Explore everything China has to offer!
Our top twenty activities
1. Wander in the gardens and by the lake of the stunning Summer Palace
Exquisite gardens, magnificent buildings and wonderful views. An extraordinary example of landscaping within the megacity of Beijing.
2. Spend a morning with locals at the Temple of Heaven
The Temple of Heaven is a UNESCO World Heritage Site and is among the best known religious sites in Beijing. Described as a ‘masterpiece of architectural and landscape design’, one of our favourite things to do is visit the temple in the morning when local people gather in the park to practice Tai Chi and ballroom dancing.
3. Walk in the footsteps of important cultural and political events at Tiananmen Square
Located in the centre of Beijing, this is the world’s third largest city square and the site of many important cultural and political events in Chinese history.
4. Enter the Forbidden City
The Imperial Palace, constructed during the Ming and Qing dynasties, is an architectural wonder. It is the world’s largest palace complex and covers an area of 178 acres, surrounded by walls almost 8 metres high and a 52-metre-wide moat.
5. Walk on the Great Wall of China
One of the greatest man-made wonders of the world, it stretches over 8,850 km (5,500 miles) and snakes across deserts and grasslands and over mountains and plateaus. A great one to tick off your bucket list.
6. Stare into the cold faces of the Terracotta Army
One of the world’s greatest archaeological discoveries, the three vast pits, around 7m deep, house thousands of life-size terracotta figures of warriors, horses and chariots dating from 210 BC.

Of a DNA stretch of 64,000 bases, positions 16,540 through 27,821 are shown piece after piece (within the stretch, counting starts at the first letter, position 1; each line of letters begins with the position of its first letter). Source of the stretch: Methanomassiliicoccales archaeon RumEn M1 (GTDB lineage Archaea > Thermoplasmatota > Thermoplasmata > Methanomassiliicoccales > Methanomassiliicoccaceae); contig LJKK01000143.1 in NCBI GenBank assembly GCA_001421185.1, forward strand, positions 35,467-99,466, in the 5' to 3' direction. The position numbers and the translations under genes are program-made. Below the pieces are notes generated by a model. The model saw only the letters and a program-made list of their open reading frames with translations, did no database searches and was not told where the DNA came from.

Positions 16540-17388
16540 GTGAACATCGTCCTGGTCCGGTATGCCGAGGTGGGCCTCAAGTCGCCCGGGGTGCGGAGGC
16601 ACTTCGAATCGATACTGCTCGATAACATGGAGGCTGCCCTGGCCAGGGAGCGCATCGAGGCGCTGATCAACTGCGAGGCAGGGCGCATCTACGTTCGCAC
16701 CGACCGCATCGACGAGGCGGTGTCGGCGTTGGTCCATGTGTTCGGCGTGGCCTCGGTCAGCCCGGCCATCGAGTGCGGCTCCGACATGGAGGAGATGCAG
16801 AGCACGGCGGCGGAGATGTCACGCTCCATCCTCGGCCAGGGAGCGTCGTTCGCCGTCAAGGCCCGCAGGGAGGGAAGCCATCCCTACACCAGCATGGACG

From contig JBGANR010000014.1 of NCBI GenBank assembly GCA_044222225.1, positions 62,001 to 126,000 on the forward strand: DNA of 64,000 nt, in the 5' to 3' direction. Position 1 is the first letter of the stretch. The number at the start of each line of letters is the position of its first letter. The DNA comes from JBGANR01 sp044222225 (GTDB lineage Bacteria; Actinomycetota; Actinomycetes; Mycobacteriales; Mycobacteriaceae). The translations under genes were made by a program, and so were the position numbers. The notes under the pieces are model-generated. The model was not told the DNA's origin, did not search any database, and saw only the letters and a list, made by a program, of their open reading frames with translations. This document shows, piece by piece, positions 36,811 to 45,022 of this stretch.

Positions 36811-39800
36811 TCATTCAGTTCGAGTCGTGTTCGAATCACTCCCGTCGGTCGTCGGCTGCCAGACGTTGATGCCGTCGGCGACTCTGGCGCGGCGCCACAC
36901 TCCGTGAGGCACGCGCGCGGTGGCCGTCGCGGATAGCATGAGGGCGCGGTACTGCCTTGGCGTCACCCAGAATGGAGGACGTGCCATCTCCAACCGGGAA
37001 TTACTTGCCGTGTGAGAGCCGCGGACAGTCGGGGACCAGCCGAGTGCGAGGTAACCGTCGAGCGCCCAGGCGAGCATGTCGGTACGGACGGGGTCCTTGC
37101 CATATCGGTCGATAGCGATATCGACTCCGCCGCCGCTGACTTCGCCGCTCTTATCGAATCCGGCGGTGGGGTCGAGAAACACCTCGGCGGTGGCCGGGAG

7. Observe the religious and historical significance of the Wild Goose Pagoda
Also known as the Dayan Pagoda, this is a well-preserved ancient pagoda built and rebuilt by many dynasties to house Buddhist artefacts from India, a sacred place for Buddhists. This a great stop for those cross curricular trips with Religious Studies or English departments.
8. Bike ride on the ancient city walls
Xi’an’s walls date back well over 1,000 years, but were expanded and strengthened in the 14th century and now measure 14km in circumference. The most complete and best-preserved city walls in China, they offer a fascinating contrast with the modern city around. One of the best ways to see the walls is by bike, riding around the wide pedestrianised pathway.
9. Bring the classic case study to life at the Three Gorges Dam
Long-planned and much-debated, there’s no doubt that the colossal dam is a monument of modern engineering. Accommodated on our river cruise boat, you’ll even journey through the ship locks, which is a unique and memorable experience.
10. Climb the Red Pagoda
Considered one of the architectural highlights of the Yangtze River, the wooden 12-storey Shibao pagoda towers 200m tall, and was built entirely without nails. It is said that the higher one climbs, the more likely your dreams are to come true. When our Travel Specialist Bev visited the pagoda, she saw a man carry his grandmother to the top of the pagoda to promote longevity!
11. Spot the contrasting architecture at The Bund